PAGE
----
“A doubleshot would be lovely, then. Thank you, Lucy.”
She smiled and a subtle blush coloured just beneath her eyes. “I shall let the staff know. Mr. James won’t be a moment.”
He watched her close the wood-framed glass door and then continued watching until she disappeared. She reminded him of Elisabeth.
A look around the room was all he had time for because, as expected, Brayden was always prompt.
“Damian. Good morning.”
He turned to find his elder brother’s best friend standing in the doorway. Brayden looked just as he always did; handsomely tailored suit, obediently sweeping brown hair over his forehead, and striking cheekbones that produced a serious appearance. He was, too.
They shook hands and then Damian followed his friend down the corridor past Anabelle’s office. The door was open and he noticed she was on the phone. The corner of his mouth moved into a small smile. Damian didn’t have any biological sisters, but since his brother married, he acquired Elisabeth as a sister-in-law, and with Brayden considered part of the Fowler family, Anabelle became another.
Brayden’s office was situated behind a beautiful wooden door which was closed on arrival to keep conversation private. There were tremendous views of the private courtyard and city garden out of the picture window beyond Brayden’s desk. The space was small by the standards both men lived by, but it was a pleasant office. The office butler, Simon, appeared with a small tray from which he offered Damian an espresso.
“Will there be anything else, Mr. James?”
“No. Thank you, Simon.”
Tweed was a pleasant environment that gave more the impression of a well-run household than an office. It was a lot like the home Damian grew up in. Formal, quiet atmosphere, and butler. Very familiar indeed.
“You have an office butler.”
Brayden was not a working man, he just owned the company. He didn’t need to work, and especially now, being married, with Alice at home, it was purposeless to continue the routine of running Tweed when his new family dynamic was at its most tender. This was a season for passing the gauntlet.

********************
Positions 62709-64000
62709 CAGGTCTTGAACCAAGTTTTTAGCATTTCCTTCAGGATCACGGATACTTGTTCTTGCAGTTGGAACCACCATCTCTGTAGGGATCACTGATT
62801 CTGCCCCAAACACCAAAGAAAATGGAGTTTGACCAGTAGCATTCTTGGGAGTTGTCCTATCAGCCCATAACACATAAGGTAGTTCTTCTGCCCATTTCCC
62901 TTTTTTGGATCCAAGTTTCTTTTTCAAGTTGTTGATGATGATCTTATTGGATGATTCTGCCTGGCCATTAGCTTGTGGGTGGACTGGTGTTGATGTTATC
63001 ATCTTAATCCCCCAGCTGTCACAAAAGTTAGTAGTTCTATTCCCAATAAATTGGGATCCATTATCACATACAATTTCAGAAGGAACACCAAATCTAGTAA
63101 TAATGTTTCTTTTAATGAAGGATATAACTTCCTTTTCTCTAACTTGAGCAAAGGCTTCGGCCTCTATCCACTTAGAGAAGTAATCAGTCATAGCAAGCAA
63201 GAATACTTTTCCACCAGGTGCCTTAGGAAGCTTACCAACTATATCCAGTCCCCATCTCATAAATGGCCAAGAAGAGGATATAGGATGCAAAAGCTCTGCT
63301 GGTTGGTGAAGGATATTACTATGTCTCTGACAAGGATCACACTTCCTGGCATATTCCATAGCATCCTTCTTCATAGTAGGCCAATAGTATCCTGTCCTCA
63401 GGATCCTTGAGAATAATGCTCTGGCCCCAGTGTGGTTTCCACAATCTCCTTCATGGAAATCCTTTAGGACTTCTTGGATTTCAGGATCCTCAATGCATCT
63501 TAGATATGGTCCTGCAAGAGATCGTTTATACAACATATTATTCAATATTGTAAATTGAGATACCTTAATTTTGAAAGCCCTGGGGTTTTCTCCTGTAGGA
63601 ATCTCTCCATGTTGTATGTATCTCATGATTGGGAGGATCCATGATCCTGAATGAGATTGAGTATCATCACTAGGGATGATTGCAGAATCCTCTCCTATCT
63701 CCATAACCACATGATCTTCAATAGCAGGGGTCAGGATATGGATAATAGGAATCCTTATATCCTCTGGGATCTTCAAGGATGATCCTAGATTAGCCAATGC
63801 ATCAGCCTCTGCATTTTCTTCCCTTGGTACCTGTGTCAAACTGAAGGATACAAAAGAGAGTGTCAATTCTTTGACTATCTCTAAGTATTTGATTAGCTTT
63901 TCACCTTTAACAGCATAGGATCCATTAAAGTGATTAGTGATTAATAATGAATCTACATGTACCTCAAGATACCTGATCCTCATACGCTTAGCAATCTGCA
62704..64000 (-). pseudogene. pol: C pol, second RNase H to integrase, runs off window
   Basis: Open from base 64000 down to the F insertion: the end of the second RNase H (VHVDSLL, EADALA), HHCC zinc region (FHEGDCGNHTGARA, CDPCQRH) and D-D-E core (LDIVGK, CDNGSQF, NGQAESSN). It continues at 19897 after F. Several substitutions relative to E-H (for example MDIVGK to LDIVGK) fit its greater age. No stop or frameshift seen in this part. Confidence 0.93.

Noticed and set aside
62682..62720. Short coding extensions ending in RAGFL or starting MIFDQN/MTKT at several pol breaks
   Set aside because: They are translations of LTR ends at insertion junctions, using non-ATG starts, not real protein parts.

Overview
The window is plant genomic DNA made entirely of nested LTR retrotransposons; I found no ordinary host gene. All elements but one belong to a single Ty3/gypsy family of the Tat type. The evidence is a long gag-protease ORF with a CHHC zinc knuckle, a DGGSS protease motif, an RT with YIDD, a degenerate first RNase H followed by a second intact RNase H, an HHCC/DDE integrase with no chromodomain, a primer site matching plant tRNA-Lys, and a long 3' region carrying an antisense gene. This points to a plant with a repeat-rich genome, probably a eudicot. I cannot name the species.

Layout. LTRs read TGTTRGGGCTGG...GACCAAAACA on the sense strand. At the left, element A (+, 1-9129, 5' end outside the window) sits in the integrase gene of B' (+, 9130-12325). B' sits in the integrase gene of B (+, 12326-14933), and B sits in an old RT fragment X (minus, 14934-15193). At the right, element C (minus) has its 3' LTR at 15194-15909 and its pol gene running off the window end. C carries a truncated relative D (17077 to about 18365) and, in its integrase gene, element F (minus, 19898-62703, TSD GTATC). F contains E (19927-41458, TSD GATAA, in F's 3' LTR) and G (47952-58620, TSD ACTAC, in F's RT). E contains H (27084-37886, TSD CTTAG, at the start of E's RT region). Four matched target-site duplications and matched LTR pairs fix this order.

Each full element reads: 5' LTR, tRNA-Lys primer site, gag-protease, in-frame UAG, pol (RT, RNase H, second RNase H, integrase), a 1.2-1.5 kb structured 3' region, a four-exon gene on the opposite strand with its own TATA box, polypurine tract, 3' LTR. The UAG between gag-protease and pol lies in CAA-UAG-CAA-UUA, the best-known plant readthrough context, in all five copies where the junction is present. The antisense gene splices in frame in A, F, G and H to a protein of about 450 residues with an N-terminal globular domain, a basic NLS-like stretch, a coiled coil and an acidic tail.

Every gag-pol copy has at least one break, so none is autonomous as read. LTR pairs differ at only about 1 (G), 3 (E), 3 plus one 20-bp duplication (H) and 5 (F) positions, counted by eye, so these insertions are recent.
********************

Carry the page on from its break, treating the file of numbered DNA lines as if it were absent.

“I’m pleased you gave our conversation further consideration and responded to Lucy’s email.”
Damian took the chair on the opposite side of the desk and folded his hands. “So am I. There is quite an affable atmosphere here.”
“Yes, there is now.”
He looked at Brayden pointedly and dared to get right to the point. “And you thought I might be the one to carry it forward.”
Brayden sat in a traditional brown leather tufted chair with nail head trim behind the desk, and perhaps that image made his next words more solemn. After all, atmosphere stirred emotions.
“I bought this company for one specific reason; rather, to get the attention of one particular woman. I have since won and married her, and now I want to spend my time at home with her and Alice. Waldorf can finally return to its proper identity as a home built to watch a family grow instead of what it has been doing, and that is to watch us leave every morning. It isn’t ideal that, as owner and CEO, I am here only a few days after my honeymoon whilst your brother and sister-in-law watch our daughter, and my new wife is down the corridor in her office.”
He understood perfectly where Brayden was coming from.
“Ana has been gradually transitioning seven years’ worth of her career to Lucy, and I wish to make my own transference in good timing so that we may leave together. I have fewer doors to close because upon acquisition, I hired intermediaries to provide day-to-day management. Prior to the wedding I took meetings via phone and video chat, and visited bi-monthly. However, now that I’m fully transitioning out of active CEO to simply owner, I need to ensure it is put in the hands of someone I can trust.”
Damian swallowed the small lump that formed in his throat. Having known Brayden James nearly his entire life didn’t make the conversation any less nervy. There had always been an unspoken hierarchy in the bounds of their relationship because of how Damian and Bennett, and even Brayden, were raised. What was more, Bennett and Brayden met at boarding school at the age of eight, when Damian was six. Damian often still felt like a prep-schooler tagging along to his elder brother and Brayden’s friendship. The adoption of Alice two years earlier hadn’t done much to shift that feeling. Now, Brayden needed someone to trust, and was Damian to understand that someone was him?
“With all due respect,” Damian mused, “surely there is someone who went to university for business management. Someone who has proper experience in the working world. I have never even had a job before. Aside from briefly sitting on Father’s board, my resume consists of my name and telephone number.”